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authorJunio C Hamano <gitster@pobox.com>2009-03-22 06:24:46 (GMT)
committerJunio C Hamano <gitster@pobox.com>2009-03-22 06:24:46 (GMT)
commit88f78ce8433ddf2f498cdcac33fed2c71f820cbd (patch)
tree3fe36f5e672afbf2cf67ac49a6b09c959252ce2f /Documentation
parentd291a9a6c8165efee95b3c1ceb814c39460ddbea (diff)
parent4306bcb4e14ab708f0083bcf0339fa77a4005c05 (diff)
downloadgit-88f78ce8433ddf2f498cdcac33fed2c71f820cbd.zip
git-88f78ce8433ddf2f498cdcac33fed2c71f820cbd.tar.gz
git-88f78ce8433ddf2f498cdcac33fed2c71f820cbd.tar.bz2
Merge branch 'dm/maint-docco'
* dm/maint-docco: Documentation: reword example text in git-bisect.txt. Documentation: reworded the "Description" section of git-bisect.txt. Documentation: minor grammatical fixes in git-branch.txt. Documentation: minor grammatical fixes in git-blame.txt. Documentation: reword the "Description" section of git-bisect.txt. Documentation: minor grammatical fixes in git-archive.txt.
Diffstat (limited to 'Documentation')
-rw-r--r--Documentation/blame-options.txt2
-rw-r--r--Documentation/git-archive.txt8
-rw-r--r--Documentation/git-bisect.txt171
-rw-r--r--Documentation/git-blame.txt56
-rw-r--r--Documentation/git-branch.txt50
-rw-r--r--Documentation/mailmap.txt17
6 files changed, 154 insertions, 150 deletions
diff --git a/Documentation/blame-options.txt b/Documentation/blame-options.txt
index 63fc197..1625ffc 100644
--- a/Documentation/blame-options.txt
+++ b/Documentation/blame-options.txt
@@ -39,7 +39,7 @@ of lines before or after the line given by <start>.
Show raw timestamp (Default: off).
-S <revs-file>::
- Use revs from revs-file instead of calling linkgit:git-rev-list[1].
+ Use revisions from revs-file instead of calling linkgit:git-rev-list[1].
--reverse::
Walk history forward instead of backward. Instead of showing
diff --git a/Documentation/git-archive.txt b/Documentation/git-archive.txt
index 0eeefe0..c1adf59 100644
--- a/Documentation/git-archive.txt
+++ b/Documentation/git-archive.txt
@@ -23,7 +23,7 @@ prepended to the filenames in the archive.
'git-archive' behaves differently when given a tree ID versus when
given a commit ID or tag ID. In the first case the current time is
-used as modification time of each file in the archive. In the latter
+used as the modification time of each file in the archive. In the latter
case the commit time as recorded in the referenced commit object is
used instead. Additionally the commit ID is stored in a global
extended pax header if the tar format is used; it can be extracted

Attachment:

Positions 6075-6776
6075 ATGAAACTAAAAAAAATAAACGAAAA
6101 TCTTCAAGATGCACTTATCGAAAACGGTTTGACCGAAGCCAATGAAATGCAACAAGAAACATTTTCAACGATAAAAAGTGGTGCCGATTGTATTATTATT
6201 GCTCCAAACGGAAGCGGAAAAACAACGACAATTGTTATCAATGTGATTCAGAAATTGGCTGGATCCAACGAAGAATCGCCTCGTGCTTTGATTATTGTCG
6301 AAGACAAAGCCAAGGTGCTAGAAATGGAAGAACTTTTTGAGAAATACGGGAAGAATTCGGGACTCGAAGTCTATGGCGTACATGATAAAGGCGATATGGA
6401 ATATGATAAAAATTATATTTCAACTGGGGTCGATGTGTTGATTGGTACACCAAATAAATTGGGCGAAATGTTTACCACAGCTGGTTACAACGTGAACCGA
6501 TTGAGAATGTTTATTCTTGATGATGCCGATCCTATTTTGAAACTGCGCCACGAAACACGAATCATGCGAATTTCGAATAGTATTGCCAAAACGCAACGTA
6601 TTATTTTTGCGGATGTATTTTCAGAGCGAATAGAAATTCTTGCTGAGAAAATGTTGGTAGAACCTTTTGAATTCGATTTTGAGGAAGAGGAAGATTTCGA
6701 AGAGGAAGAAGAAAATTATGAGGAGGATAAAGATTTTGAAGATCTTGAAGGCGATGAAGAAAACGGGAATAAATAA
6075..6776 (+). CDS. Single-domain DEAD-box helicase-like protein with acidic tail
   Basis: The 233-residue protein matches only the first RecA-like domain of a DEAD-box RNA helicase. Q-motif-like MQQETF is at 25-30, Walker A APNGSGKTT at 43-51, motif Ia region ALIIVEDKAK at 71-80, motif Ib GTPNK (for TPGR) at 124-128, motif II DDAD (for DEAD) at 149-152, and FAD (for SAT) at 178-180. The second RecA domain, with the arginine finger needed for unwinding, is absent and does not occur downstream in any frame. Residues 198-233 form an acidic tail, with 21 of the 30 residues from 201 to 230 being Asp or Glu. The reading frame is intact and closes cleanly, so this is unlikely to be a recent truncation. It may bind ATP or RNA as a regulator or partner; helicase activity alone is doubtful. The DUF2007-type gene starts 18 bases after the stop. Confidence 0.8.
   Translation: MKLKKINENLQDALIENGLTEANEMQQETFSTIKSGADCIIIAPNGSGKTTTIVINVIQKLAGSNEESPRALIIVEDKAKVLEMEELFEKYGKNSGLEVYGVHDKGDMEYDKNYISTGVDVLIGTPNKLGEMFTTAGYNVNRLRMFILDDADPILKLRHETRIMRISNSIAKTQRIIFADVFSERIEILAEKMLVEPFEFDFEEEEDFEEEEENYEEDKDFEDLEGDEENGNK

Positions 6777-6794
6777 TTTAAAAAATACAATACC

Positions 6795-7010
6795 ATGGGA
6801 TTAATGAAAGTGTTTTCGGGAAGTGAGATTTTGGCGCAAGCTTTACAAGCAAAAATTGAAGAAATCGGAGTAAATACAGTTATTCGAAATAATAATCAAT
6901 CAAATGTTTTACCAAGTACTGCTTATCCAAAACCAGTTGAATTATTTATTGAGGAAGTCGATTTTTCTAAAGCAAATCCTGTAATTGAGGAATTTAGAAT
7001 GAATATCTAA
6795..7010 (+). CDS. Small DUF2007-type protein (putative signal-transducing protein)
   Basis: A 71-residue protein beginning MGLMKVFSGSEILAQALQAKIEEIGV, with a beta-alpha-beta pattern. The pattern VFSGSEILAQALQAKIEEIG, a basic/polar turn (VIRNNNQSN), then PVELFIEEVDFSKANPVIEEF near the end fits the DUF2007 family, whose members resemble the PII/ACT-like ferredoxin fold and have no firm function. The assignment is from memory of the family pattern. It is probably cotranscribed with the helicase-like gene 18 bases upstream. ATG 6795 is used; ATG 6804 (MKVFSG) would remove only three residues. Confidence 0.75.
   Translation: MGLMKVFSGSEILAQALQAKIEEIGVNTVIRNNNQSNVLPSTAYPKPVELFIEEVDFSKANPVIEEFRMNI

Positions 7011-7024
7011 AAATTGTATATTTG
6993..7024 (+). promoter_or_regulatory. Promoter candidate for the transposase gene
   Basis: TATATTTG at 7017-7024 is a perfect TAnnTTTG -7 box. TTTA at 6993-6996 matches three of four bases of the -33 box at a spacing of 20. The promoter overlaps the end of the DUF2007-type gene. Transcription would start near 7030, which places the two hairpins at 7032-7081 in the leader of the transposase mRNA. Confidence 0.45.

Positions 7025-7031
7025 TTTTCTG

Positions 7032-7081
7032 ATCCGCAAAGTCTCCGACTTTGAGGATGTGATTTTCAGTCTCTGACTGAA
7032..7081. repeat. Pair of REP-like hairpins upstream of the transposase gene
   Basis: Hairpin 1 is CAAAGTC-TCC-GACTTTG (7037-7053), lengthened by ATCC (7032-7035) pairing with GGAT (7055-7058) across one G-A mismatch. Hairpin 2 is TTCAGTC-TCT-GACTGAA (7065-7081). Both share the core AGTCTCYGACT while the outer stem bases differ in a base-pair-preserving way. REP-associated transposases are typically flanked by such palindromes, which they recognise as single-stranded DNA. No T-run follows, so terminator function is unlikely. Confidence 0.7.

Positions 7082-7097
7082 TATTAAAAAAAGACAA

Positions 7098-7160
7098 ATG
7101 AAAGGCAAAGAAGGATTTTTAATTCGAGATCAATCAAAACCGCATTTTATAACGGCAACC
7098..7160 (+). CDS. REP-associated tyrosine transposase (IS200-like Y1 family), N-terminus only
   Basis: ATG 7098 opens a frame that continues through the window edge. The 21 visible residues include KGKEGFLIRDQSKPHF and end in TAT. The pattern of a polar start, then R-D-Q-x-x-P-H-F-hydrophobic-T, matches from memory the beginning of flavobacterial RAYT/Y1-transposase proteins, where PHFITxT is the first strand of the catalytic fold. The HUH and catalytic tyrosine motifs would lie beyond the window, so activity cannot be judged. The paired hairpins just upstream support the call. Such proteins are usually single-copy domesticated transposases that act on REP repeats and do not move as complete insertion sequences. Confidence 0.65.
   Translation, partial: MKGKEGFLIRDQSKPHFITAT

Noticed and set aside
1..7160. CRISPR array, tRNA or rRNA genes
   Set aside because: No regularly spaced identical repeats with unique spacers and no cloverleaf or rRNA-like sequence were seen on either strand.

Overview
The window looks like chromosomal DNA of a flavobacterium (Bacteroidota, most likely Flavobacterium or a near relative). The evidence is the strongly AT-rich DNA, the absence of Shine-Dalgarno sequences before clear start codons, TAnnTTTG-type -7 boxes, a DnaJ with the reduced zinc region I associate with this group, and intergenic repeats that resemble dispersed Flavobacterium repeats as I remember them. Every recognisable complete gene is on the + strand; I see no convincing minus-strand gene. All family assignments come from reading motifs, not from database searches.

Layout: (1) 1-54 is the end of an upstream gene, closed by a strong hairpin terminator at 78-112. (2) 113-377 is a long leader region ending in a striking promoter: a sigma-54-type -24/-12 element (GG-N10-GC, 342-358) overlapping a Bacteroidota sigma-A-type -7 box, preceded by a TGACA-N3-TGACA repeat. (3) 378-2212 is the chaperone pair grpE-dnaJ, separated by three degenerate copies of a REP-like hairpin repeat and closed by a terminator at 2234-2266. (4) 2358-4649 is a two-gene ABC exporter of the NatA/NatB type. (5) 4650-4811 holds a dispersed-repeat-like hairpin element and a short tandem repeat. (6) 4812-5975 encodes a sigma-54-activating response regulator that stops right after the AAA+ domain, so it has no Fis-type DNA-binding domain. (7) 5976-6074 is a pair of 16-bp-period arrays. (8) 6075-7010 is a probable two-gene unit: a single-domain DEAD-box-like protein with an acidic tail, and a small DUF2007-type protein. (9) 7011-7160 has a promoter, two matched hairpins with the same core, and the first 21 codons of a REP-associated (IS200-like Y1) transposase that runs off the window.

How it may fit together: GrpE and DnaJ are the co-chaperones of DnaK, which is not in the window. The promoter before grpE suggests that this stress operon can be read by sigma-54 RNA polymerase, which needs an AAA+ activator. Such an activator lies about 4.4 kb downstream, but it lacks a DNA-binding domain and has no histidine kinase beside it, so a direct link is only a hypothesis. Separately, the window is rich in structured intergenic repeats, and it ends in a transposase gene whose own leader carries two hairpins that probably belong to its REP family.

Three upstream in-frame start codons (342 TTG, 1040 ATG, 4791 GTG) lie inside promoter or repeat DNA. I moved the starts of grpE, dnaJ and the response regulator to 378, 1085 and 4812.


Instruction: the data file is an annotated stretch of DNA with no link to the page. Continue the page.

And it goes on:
@@ -52,11 +52,11 @@ OPTIONS
Write the archive to <file> instead of stdout.
<extra>::
- This can be any options that the archiver backend understand.
+ This can be any options that the archiver backend understands.
See next section.
--remote=<repo>::
- Instead of making a tar archive from local repository,
+ Instead of making a tar archive from the local repository,
retrieve a tar archive from a remote repository.
--exec=<git-upload-archive>::
@@ -109,7 +109,7 @@ EXAMPLES
git archive --format=tar --prefix=junk/ HEAD | (cd /var/tmp/ && tar xf -)::
Create a tar archive that contains the contents of the
- latest commit on the current branch, and extracts it in
+ latest commit on the current branch, and extract it in the
`/var/tmp/junk` directory.
git archive --format=tar --prefix=git-1.4.0/ v1.4.0 | gzip >git-1.4.0.tar.gz::
diff --git a/Documentation/git-bisect.txt b/Documentation/git-bisect.txt
index e65c1ca..93d9fc0 100644
--- a/Documentation/git-bisect.txt
+++ b/Documentation/git-bisect.txt
@@ -3,7 +3,7 @@ git-bisect(1)
NAME
----
-git-bisect - Find the change that introduced a bug by binary search
+git-bisect - Find by binary search the change that introduced a bug
SYNOPSIS
@@ -39,7 +39,8 @@ help" or "git bisect -h" to get a long usage description.
Basic bisect commands: start, bad, good
~~~~~~~~~~~~~~~~~~~~~~~~~~~~~~~~~~~~~~~
-The way you use it is:
+Using the Linux kernel tree as an example, basic use of the bisect
+command is as follows:
------------------------------------------------
$ git bisect start
@@ -48,61 +49,63 @@ $ git bisect good v2.6.13-rc2 # v2.6.13-rc2 was the last version
# tested that was good
------------------------------------------------
-When you give at least one bad and one good versions, it will bisect
-the revision tree and say something like:
+When you have specified at least one bad and one good version, the
+command bisects the revision tree and outputs something similar to
+the following:
------------------------------------------------
Bisecting: 675 revisions left to test after this
------------------------------------------------
-and check out the state in the middle. Now, compile that kernel, and
-boot it. Now, let's say that this booted kernel works fine, then just
-do
+The state in the middle of the set of revisions is then checked out.
+You would now compile that kernel and boot it. If the booted kernel
+works correctly, you would then issue the following command:
------------------------------------------------
$ git bisect good # this one is good
------------------------------------------------
-which will now say
+The output of this command would be something similar to the following:
------------------------------------------------
Bisecting: 337 revisions left to test after this
------------------------------------------------
-and you continue along, compiling that one, testing it, and depending
-on whether it is good or bad, you say "git bisect good" or "git bisect
-bad", and ask for the next bisection.
+You keep repeating this process, compiling the tree, testing it, and
+depending on whether it is good or bad issuing the command "git bisect good"
+or "git bisect bad" to ask for the next bisection.
-Until you have no more left, and you'll have been left with the first
-bad kernel rev in "refs/bisect/bad".
+Eventually there will be no more revisions left to bisect, and you
+will have been left with the first bad kernel revision in "refs/bisect/bad".
Bisect reset
~~~~~~~~~~~~